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My father was, in my opinion, a master mechanic. He could work on anything from a toaster to a multi-story H-Vac system. For a few years, he operated a small appliance repair business (on the side) out of our basement. He worked on toasters, irons, and other household appliances – before the throwaway age. No matter what it was, my Dad could take it apart, find the malfunctioning parts and repair the mechanical unit. His last position was as foreman of building maintenance for the University of Louisville, Medical Campus which included General (University) Hospital. As a child, I lived in amazement, maybe even mesmerized, by his ability to “fix” things.

We all have natural abilities. While I personally believe these to be God-given, we must work at them to increase our ability to our greatest potential. Some are artists. Me, I have difficulty drawing a straight line with a ruler. Others are mechanically inclined, wordsmiths, cooks, on and on it goes. Some of our abilities are passed down from our parents. Have you ever sat down to consider your own personal natural abilities?

While preparing a workshop on natural abilities a few years back, I began thinking about my father and his ability. My thoughts turned to why I did not inherit any of his “fix-it” genes. It seemed all my brothers had some of his knack. My youngest brother followed closely in Dad’s footsteps, working in maintenance for a large hospital complex, eventually serving in a supervisory role. My second oldest brother is a master with cars, mechanically, bodywork and painting. My oldest brother received some of that giftedness and used it on helicopters for the military. Even my sister evidenced that fix-it mentality and giftedness.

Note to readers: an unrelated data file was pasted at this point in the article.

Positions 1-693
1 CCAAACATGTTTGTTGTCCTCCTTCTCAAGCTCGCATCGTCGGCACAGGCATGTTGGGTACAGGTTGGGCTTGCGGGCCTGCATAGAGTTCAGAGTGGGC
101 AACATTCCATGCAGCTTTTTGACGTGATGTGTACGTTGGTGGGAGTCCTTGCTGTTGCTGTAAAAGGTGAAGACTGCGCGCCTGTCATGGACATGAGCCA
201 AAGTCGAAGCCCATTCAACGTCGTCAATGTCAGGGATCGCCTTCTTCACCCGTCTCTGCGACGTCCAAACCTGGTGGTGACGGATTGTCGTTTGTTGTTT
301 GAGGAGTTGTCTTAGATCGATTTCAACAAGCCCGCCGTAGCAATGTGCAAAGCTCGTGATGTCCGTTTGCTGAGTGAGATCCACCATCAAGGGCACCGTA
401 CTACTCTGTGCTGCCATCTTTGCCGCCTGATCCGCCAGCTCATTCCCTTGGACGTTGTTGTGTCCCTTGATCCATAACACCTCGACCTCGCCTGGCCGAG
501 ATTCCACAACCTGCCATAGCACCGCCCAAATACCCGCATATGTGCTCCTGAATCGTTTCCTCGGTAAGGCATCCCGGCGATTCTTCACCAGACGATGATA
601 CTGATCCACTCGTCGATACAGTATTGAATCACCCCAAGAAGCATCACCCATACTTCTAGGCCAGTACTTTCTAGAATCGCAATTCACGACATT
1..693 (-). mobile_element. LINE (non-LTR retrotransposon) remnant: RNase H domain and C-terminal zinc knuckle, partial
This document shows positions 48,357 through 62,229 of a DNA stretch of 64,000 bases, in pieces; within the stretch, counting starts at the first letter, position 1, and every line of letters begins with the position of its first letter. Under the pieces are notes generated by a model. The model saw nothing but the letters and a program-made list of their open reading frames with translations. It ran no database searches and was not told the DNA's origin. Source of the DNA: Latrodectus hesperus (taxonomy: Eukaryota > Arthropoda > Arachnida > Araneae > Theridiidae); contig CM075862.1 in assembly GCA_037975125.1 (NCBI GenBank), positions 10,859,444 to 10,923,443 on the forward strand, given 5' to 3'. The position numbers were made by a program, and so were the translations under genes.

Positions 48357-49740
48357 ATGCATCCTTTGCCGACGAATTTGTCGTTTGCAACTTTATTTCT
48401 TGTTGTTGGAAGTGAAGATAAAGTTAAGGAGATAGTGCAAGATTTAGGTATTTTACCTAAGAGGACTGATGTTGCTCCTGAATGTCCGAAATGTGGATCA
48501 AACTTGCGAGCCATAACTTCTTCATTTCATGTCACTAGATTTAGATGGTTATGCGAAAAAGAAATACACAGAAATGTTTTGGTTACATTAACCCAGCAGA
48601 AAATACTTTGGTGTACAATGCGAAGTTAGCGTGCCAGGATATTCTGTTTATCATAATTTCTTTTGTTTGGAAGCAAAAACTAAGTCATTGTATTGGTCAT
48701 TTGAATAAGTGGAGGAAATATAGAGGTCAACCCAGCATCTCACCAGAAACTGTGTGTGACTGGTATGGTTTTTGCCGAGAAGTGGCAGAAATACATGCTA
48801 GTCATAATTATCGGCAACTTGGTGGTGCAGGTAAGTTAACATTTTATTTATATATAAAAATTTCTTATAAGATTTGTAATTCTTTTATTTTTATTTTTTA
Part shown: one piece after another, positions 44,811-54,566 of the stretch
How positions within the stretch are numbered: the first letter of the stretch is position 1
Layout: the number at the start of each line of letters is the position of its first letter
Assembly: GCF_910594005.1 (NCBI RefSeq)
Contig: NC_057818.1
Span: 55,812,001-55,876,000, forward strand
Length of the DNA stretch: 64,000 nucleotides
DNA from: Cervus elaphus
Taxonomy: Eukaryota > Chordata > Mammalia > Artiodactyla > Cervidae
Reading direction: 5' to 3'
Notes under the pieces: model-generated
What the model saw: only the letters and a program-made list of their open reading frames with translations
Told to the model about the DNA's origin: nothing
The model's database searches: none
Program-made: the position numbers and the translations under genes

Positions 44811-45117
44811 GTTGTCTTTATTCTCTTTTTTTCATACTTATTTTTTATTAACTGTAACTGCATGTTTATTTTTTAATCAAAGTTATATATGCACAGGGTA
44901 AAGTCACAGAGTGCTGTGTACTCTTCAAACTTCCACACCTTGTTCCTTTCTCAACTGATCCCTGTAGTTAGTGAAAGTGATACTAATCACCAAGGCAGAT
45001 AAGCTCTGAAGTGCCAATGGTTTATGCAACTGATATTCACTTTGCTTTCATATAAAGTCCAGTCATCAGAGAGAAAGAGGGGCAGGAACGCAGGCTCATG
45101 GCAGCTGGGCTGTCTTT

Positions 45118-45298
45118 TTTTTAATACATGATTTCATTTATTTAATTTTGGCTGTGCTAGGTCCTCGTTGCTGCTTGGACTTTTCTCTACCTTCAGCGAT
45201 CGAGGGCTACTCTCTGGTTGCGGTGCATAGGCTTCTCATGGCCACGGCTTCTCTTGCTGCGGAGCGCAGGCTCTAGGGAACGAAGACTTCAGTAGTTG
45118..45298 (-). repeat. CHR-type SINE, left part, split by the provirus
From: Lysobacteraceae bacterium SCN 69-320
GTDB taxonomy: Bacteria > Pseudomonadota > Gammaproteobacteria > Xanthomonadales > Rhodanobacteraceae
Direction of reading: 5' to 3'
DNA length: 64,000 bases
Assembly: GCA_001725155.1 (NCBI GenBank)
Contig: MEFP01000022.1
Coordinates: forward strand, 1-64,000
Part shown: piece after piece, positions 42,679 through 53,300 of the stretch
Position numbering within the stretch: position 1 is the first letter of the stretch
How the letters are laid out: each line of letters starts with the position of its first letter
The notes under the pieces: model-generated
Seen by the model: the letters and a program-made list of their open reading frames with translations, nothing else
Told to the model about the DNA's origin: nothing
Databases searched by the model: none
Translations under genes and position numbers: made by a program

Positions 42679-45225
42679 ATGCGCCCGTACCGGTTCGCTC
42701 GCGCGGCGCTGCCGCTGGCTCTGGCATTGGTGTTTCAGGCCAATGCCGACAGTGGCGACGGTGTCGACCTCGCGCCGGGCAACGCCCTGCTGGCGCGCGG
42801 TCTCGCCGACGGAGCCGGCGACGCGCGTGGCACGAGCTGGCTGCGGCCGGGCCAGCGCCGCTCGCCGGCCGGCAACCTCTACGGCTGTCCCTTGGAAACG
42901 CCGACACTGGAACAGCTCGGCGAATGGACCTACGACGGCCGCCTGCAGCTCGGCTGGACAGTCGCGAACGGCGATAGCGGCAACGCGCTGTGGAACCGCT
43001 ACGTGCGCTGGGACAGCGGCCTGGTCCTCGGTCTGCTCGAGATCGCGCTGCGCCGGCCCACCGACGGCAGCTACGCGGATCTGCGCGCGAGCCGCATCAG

But what about me. My Mom would share with others, “If you need something fixed, call Jim (my youngest brother), don’t call George.” I mean, when your own Mother…

As I was contemplating these “fix-it” abilities and my lack of them, God asked me a question. I had asked God why my brothers and sister received this fix-it gene from my Dad and why it appeared, I did not. The question He asked me in return was, “What do you do for a living?” As I contemplated the question, I quickly realized the answer, as if a light went on in my head.

I work with churches and organizations helping them find a better path to increased effectiveness. I assist organizations by helping them dissect the working organisms, find the ill-functioning parts, and building the best working order for the organization. I realized that day that I did receive some of that fix-it gene, just not with my hands on a machine.

We all have natural abilities. It is our responsibility to develop those abilities to the best of our potential. What are you doing to increase your abilities and use them for the good of others?

George Yates is the Church Health Strategist for the Alabama Baptist State Board of Missions, assisting churches and individuals in pursuing God’s purpose for life. Learn more at ALSBOM.org/revitalization.

  

  

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